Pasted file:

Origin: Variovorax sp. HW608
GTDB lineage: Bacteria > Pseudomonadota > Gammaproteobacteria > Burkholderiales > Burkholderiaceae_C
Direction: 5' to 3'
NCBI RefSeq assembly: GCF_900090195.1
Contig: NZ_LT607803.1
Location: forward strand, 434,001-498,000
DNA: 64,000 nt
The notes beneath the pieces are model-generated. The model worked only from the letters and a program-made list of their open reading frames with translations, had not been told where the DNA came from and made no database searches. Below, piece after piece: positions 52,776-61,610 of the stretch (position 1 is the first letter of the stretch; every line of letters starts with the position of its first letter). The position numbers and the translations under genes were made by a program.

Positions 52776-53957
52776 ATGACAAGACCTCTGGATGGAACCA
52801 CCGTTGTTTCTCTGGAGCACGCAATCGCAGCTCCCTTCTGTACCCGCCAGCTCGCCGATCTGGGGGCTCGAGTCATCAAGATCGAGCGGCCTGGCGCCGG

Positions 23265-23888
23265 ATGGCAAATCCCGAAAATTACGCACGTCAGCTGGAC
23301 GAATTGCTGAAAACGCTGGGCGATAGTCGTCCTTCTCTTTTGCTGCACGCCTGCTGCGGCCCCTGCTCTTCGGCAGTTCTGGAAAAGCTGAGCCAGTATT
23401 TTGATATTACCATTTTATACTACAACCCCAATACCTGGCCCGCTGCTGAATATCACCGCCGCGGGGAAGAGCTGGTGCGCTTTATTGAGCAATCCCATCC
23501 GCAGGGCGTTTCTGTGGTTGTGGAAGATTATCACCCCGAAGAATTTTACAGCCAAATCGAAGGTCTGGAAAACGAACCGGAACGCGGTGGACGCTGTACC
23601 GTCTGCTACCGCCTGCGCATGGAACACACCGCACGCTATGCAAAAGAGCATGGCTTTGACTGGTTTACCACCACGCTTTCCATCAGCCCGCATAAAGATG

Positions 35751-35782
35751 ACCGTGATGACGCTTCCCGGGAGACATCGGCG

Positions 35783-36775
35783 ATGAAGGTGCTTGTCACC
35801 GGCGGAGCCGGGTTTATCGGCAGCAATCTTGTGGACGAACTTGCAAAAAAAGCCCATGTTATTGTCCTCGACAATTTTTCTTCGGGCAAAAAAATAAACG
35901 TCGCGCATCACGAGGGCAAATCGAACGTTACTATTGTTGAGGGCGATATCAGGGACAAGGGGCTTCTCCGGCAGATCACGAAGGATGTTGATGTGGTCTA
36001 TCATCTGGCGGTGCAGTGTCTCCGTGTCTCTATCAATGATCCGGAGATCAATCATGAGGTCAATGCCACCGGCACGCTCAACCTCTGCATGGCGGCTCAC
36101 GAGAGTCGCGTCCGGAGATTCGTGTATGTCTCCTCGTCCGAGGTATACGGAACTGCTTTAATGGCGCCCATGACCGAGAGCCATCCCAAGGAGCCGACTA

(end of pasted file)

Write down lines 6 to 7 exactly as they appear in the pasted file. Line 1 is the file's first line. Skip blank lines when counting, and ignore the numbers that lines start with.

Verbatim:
Location: forward strand, 434,001-498,000
DNA: 64,000 nt